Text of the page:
A group where all the women are different hair and skin colours

Diversity in the UK tech industry is known to have challenges, with women estimated to represent just 28% of the tech workforce.

In order to address inclusion and diversity in tech, it’s vital that we identify what the current diversity data shows, but also what can be done to improve the situation.

The Tech Talent Charter is a diversity and inclusion non-profit organisation that helps UK tech businesses to improve their workplace culture in order to help more women and other underrepresented groups to join the tech workforce. Every year they collect data directly from hundreds of UK companies, specifically focusing on their diversity statistics and inclusive workplace practices. 

Their 2023 findings have been published into a new 2023 Diversity in Tech report that is free and publicly available to all. Some of the things you can use their report for are:

  • To make a business case for better Diversity and Inclusion activity in your organisation.
  • To benchmarking your organisation’s diversity to others in your region, sector or size bracket.
  • Sharing it as a resource to provide context on D&I to stakeholders in your organisation.
  • Finding out about new lenses of D&I practice and how to start addressing them. 
  • Gathering insight into D&I activity and trends across the tech ecosystem to inform your future plans. 
  • To understand which employers are taking their commitment to D&I seriously

Here are the 8 key diversity in tech statistics for the UK that you need to know: 

28% of tech workers are gender minorities, slightly higher than past years (+1-2%).

Whilst the proportion of women in tech has been the top diversity priority for the majority of UK tech businesses (and with good reason) progress has been painstakingly slow. There is movement towards greater gender diversity, with proportions edging up slightly but there’s much more still to be done if women 

Only 35% of companies are measuring non-binary gender diversity.

In a year that saw the first UK census data on gender identity published, only about a third of organisations are ahead of the curve, by measuring gender identity in their workforce. With issues surrounding gender identity a highly visible area of discussion in the public consciousness, organisations not already doing more to understand more nuanced gender identity will soon find themselves playing catch up.

25% of tech workers belong to ethnic minority groups.

With 1 in 4 tech workers identifying as an ethnic minority, it would seem that ethnic diversity in tech is strong. 16% reportedly identified as Asian whilst 4% identified as Black – both of which outperform the proportion of these groups across the wider UK workforce. So whilst ethnic diversity in tech does seem healthy from this perspective, when you dig a bit deeper, another picture emerges…

Ethnic diversity almost halves in senior roles from 25% to 13%.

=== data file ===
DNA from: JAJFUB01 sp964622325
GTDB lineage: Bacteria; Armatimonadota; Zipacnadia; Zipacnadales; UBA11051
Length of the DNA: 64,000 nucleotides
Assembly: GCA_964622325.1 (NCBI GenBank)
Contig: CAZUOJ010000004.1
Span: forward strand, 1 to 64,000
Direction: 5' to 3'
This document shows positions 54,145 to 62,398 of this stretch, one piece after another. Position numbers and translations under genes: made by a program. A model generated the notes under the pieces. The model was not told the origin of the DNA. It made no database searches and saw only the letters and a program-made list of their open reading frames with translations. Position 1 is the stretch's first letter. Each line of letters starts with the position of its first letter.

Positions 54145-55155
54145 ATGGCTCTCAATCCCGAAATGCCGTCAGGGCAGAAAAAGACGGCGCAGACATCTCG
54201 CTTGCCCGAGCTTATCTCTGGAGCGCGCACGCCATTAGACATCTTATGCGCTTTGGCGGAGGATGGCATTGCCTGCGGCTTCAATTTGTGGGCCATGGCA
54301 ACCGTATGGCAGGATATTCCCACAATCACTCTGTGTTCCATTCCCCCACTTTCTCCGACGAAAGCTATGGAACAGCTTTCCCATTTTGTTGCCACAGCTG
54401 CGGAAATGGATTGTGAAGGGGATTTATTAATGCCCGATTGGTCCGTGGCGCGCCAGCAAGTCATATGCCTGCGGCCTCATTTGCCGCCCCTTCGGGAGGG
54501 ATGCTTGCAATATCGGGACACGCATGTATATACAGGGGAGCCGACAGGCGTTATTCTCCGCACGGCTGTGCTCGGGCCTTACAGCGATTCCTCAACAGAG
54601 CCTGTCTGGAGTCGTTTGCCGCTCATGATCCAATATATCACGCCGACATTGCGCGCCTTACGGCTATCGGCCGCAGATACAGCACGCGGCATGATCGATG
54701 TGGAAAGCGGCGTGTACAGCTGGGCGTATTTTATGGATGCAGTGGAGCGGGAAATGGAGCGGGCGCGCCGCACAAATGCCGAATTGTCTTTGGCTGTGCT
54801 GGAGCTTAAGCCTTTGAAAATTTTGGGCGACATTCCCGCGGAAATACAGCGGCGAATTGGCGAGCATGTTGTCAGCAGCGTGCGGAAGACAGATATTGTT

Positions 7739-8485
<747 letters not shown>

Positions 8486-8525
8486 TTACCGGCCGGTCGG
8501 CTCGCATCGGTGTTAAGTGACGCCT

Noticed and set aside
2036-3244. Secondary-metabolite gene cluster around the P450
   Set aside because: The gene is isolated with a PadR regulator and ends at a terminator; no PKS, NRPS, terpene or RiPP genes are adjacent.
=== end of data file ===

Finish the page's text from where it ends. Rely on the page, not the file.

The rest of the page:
When you look at who’s working in tech overall, ethnic minorities are well represented. But when you look at who is progressing to senior roles in tech, ethnic diversity nose dives. So ethnic minorities might be getting into tech, but they’re not getting on.

22% of senior tech roles are held by gender minorities – 6 points lower than tech roles overall.

And when you look at gender diversity in senior roles, there are challenges there too. A drop from 1 in 4 to 1 in 5 occurs when we look at women in senior roles. There are many well-documented systemic issues affecting gender diversity in tech, and businesses need to continue tackling these issues across all areas of their organisation.

Flexible work options are widely available for tech employees and nearly half (47%) have the option to remote work as much as they like, from wherever they like.

Tech is the place to be for flexible working. Organisations are offering a huge array of flexible working options to a large number of their tech employees. As well as more well-known practices like flexible hours and remote working, some organisations are offering uncapped leave, a 4 day work week or a 9 day fortnight, and shorter work weeks during school holidays.  

The number of organisations measuring neurodiversity doubled to 53%, compared to last year.

Organisations are increasingly aware of neurodivergence and in particular, how this might be experienced by female employees differently to male employees. 

Mental health, and reproductivehealth issues such as menopause and fertility are areas of focus for many organisations.

Historically underserved health journeys are gaining prominence, with companies doing more to support employees through life stages that had previously been considered taboo to discuss in context of work.

It’s great to see so many organisations sharing their intentions, data and practices with the Tech Talent Charter to support their mission to make tech more inclusive to every person in society. If you want to find out more about how the Tech Talent Charter can support your organisation for free, visit their website: https://www.techtalentcharter.co.uk/home or follow them on Linkedin or twitter.